• Orsted: ORSTED.CO (up 23.2% in February, down 30% from its 52 week peak) reported annual 2021 results in early February. For FY2021 revenue reached DKK 77.7 billion (ca. $11.6 billion), up 47.7% YoY and an EBITDA margin of 31.3%. Installed capacity at year end arrived at 13 GW and the company has a new ambitious target of getting to 50 GW by 2030. This almost 4x growth is to be achieved mostly by new offshore wind (30 GW of the 2030 target) and a bet on green H2. Orsted will start operation of their first “offshore wind to H2” project this semester, a 2 MW facility. Orsted had a terrible share performance in 2021, down 32.8% in the year. The company currently trades at $50.3 billion market cap, 1.58% dividend yield and EV/EBITDA of 15.2x. 

Please note that all performance figures are showing net data. Past performance is not an indicator for future results and should not be the sole factor of consideration when selecting a product.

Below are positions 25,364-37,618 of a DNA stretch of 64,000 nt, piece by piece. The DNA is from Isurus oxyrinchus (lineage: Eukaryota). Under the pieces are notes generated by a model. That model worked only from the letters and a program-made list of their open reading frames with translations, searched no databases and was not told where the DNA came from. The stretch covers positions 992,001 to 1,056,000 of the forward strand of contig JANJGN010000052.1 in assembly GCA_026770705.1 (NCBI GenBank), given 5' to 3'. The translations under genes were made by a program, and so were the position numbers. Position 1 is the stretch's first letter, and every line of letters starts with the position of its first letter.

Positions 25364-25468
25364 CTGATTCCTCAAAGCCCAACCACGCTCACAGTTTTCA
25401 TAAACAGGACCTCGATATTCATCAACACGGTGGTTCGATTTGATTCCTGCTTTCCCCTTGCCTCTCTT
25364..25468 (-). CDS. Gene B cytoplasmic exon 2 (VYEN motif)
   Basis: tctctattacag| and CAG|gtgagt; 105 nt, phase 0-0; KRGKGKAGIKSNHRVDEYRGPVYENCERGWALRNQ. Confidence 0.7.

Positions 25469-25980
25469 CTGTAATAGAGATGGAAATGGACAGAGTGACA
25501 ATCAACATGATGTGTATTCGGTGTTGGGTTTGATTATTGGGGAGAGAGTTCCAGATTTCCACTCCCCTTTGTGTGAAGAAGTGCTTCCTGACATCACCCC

Summary of Reported Revenue for the CLMA Universe:

 

Source: Company filings, aggregated by iClima Earth

 

 

Climate Change ETF Performance (As of 28.02.22)

 

1M

3M

6M

YTD

12M

SI

CLMA iClima Global Decarbonisation Enablers UCITS ETF (Acc)

1.09%

-14.14%

-15.53%

-11.86%

-9.34%

5.45%

CLMA iClima Global Decarbonisation Enablers Index

1.16%

-14.19%

-15.48%

-11.78%

-9.14%

5.89%

Performance before inception is based on back tested data. Back tested data does not represent actual performance and should not be interpreted as an indication of actual or future performance. Past performance for the index is in USD. Past performance is not an indicator for future results and should not be the sole factor of consideration when selecting a product. Investors should read the prospectus of the Issuer (“Prospectus”) before investing and should refer to the section of the Prospectus entitled ‘Risk Factors’ for further details of risks associated with an investment in this product. Source: Bloomberg / HANetf. Data as of 28/02/22. Please note that all performance figures are showing net data.